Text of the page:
The consequences of mass privatization Positive effects: • Individual flat-ownership played a „shock-absorber” role • Condominiums in better areas started renovations; • Privatization helped the kick-start of small SMEs Negative effects: • Growing inequalities in housing consumption • Growing differencies in the chances for renovation of buildings, leading to spatial differentiation • Emergence of social problems in the housing sector
Growing social polarisation • Post-socialist economy: the share of poverty increased, while social housing disappeared and social policy has been reduced drastically • Large-scale privatization created many low income home owners (without safety net) • The consequence was the increase in homelessness and poverty, more and more visible in public spaces • The reaction of the public hand was fragmented and very limited in the 1990s
Different patterns of transition The change towards the market followeddifferentpatterns, national differences increased between the post-socialist countries, earlier belonging to the same “camp”. • Germany: introduction of a newregulatedmarket systemwithpublic and privaterentalhousing • Czech Republic, Slovakia, Poland: gradualincrease of owner occupation, substantial cooperative and public rental housing • Hungary and Slovenia: quickchange towards property owning countrywithsufficientlegalbackground • Romania, Bulgaria, Albania: quickchangetothedominance of individual owner occupation, without the necessary legal background
Unequal territorial development • New countries with new capital cities • Capital cities vs post-industrial cities and peripheral areas: no change in the centralization tendencies, capital cities are the winners of the transition • Increasingly strong west-east gradient
Market led urban development • Growing differentiation between gentrifying central areas and new garden cities vs deteriorating older city areas • Car-dominated urban development: explosive increases in car ownership, accelerating urban sprawl, car-based commuting and congestions • Weak cross-territorial cooperation, little progress in city-region (metropolitan area) thinking and in developing cross-border cooperation.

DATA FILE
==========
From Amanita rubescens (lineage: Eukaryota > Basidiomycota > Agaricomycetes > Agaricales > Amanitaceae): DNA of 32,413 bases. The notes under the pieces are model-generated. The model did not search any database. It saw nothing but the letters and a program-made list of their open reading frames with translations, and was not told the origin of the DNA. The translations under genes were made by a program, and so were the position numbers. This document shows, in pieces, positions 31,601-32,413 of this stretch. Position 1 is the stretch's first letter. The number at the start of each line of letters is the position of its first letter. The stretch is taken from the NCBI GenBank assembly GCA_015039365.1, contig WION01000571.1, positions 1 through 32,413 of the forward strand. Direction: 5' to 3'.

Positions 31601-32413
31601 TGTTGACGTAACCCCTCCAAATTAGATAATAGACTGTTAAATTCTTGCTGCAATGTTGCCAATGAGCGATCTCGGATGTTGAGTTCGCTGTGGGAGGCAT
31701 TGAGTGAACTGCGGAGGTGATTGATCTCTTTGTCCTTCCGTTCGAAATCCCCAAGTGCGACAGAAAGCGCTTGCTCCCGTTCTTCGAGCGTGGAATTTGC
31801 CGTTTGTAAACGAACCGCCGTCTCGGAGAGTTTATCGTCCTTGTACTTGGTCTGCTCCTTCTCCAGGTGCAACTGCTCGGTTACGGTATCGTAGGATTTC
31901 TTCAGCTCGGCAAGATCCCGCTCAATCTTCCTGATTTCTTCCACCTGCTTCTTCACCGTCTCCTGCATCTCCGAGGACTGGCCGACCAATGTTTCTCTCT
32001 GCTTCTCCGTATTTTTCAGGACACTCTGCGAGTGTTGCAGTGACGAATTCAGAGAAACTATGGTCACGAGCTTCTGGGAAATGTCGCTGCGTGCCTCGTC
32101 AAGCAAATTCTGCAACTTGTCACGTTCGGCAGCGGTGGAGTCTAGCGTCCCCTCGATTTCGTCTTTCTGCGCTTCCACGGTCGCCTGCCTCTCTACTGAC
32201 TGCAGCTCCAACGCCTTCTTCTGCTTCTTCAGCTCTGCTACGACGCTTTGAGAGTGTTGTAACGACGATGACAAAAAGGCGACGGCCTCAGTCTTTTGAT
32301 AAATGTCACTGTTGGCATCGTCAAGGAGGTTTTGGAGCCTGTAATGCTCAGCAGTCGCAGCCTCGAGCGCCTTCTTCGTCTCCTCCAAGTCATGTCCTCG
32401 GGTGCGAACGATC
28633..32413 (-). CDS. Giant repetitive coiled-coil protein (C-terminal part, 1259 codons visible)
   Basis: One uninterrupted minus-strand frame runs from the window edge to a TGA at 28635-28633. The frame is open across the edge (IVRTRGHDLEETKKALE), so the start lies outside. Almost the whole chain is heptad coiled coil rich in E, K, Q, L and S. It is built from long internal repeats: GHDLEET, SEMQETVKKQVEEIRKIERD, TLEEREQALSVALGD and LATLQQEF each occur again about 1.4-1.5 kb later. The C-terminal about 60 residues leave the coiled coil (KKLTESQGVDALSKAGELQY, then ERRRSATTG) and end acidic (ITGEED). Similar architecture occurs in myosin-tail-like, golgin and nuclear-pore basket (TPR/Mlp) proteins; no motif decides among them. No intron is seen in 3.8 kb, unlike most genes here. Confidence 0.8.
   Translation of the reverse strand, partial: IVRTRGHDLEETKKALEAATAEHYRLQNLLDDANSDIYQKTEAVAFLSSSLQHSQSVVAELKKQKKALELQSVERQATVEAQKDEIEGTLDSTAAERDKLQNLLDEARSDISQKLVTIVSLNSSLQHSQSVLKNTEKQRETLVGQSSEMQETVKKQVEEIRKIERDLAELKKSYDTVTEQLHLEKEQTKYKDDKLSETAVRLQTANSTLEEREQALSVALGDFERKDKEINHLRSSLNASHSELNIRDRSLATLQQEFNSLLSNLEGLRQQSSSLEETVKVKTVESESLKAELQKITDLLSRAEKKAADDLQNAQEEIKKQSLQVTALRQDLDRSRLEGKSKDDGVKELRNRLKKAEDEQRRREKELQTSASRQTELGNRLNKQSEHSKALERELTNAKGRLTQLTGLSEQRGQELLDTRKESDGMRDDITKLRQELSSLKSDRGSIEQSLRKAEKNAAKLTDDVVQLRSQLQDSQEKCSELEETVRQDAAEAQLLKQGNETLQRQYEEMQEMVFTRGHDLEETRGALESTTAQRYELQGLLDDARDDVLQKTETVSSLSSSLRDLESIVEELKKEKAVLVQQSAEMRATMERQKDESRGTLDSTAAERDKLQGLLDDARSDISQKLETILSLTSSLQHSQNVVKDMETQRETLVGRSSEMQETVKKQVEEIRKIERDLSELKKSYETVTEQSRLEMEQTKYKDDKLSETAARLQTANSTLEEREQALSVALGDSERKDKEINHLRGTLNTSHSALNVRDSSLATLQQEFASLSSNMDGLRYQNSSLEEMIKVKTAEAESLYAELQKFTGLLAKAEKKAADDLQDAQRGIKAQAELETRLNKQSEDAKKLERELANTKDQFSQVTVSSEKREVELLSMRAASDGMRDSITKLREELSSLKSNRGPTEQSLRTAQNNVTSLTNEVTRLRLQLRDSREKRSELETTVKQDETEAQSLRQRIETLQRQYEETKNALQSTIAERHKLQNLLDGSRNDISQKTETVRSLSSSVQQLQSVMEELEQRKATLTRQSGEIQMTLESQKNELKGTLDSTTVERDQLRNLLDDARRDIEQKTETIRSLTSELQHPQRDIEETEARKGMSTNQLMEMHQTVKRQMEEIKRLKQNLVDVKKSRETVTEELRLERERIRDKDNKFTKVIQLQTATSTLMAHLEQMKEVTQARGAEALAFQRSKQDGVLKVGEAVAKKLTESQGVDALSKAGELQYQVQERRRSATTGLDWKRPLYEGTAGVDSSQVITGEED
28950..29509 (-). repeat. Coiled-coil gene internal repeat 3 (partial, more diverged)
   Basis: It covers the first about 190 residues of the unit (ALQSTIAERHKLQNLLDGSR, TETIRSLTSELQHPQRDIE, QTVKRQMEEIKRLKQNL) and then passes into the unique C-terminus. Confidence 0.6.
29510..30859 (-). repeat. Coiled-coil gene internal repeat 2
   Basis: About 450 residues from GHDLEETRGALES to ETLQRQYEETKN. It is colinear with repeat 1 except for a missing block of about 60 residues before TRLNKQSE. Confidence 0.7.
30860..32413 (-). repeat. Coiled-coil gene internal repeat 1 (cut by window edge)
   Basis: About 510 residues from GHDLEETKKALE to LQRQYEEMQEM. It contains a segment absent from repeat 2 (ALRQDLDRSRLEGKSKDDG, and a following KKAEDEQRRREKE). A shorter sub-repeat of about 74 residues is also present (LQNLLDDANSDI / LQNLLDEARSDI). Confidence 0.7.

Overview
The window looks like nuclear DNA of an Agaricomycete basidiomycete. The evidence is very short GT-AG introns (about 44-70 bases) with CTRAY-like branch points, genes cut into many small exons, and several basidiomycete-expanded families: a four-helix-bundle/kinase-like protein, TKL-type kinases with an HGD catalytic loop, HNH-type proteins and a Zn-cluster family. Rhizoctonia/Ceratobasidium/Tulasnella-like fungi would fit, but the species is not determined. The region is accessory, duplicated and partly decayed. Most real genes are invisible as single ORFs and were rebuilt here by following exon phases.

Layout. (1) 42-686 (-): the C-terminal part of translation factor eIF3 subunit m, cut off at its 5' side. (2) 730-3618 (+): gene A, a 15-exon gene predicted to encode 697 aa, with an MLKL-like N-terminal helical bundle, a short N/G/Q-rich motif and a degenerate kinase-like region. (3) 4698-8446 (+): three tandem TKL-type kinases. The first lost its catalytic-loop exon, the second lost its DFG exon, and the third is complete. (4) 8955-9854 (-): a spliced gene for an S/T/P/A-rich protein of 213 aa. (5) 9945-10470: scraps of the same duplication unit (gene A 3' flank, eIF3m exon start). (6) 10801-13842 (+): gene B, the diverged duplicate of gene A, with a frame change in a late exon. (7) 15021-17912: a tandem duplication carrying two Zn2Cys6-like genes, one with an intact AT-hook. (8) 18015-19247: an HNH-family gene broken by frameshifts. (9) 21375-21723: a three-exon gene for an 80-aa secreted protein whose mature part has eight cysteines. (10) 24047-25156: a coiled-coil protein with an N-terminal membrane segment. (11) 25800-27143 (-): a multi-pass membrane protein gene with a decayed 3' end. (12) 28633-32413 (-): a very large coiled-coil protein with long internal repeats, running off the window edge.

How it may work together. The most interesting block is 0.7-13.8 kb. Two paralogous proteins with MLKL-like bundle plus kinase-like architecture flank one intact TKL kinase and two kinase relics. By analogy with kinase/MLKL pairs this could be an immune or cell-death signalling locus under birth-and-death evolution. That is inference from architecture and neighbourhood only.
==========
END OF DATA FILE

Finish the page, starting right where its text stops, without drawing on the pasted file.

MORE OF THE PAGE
Bleak demographic future • Major parts of the CEE countries have seen population declines since the middle of the 1990s. Extremely low fertility rates lead to shrinking populations while growing life expectancies increase demographic ageing and demand for pension payments and old age services. • Outmigration has sharply increased, leading to brain-drain (and brain-waste). • No migration policies exist which could shape migration patterns towards more positive outcomes. Conservative, dissuasive national migration policies, lack of cultural openness of the population
THE demographic challenge EU10 Source: United Nations 2008
How regions are affected?Source: The ESPON 2013 Programme DEMIFER (Demographic and migratory flows affecting European regions and cities) Reference scenarios, 2010:28) STQ Scenario: Status quo scenario: the demographic trends remain the same as currentlyThe map below displays an East-West gap in demographic terms
EU accession: a great opportunity • 2004: post-socialist countries became ‚new member states’ • Opening up of a huge pot of money for development • Even more important: new system of planning with compulsory elements to assure integration and participation
Policy innovations in post-socialist countries and cities In the 2000s some interesting policy initiatives emerged in post-socialist countries and cities: • integrated urban development through a new planning system of EU resources, ensuring also social proofing (Hungary) • new regional policy with the reinforcement of regional centers and functional urban area planning (Poland) • integrated and participative local regeneration with strong social goals (Hungary) • compulsory integration of Roma kidsat the lower level of education (Hungary) These can be considered as good practices also on pan-European level.
Integrated urban development planning with compulsory social proofing • In Hungary in the late 2000s cities which wanted to get EU money for urban regeneration had to prepare IUDP • One of the compulsory elements of this plan was the Anti-Segregation Plan: how to improve the situation in segregated areas • The Ministry esablished a group anti-segregation experts who developed an Anti Segregation Guidebook and helped (as mentors) the cities to draw their plans • The mentors had to check the cities’ plans whether these correspond to the expectations of the Guidebook. Without the counter-signature of the mentors the cities could not receive the requested EU funding.
ITI – Teritorial definition of the Warsaw Functional Area • surface: 2.932 sqkm. (8% of the surface of the region) • population:2.656.917 inhabitants(50,3% of the population of the region) • 40 communes – including Warsaw(within 11 counties)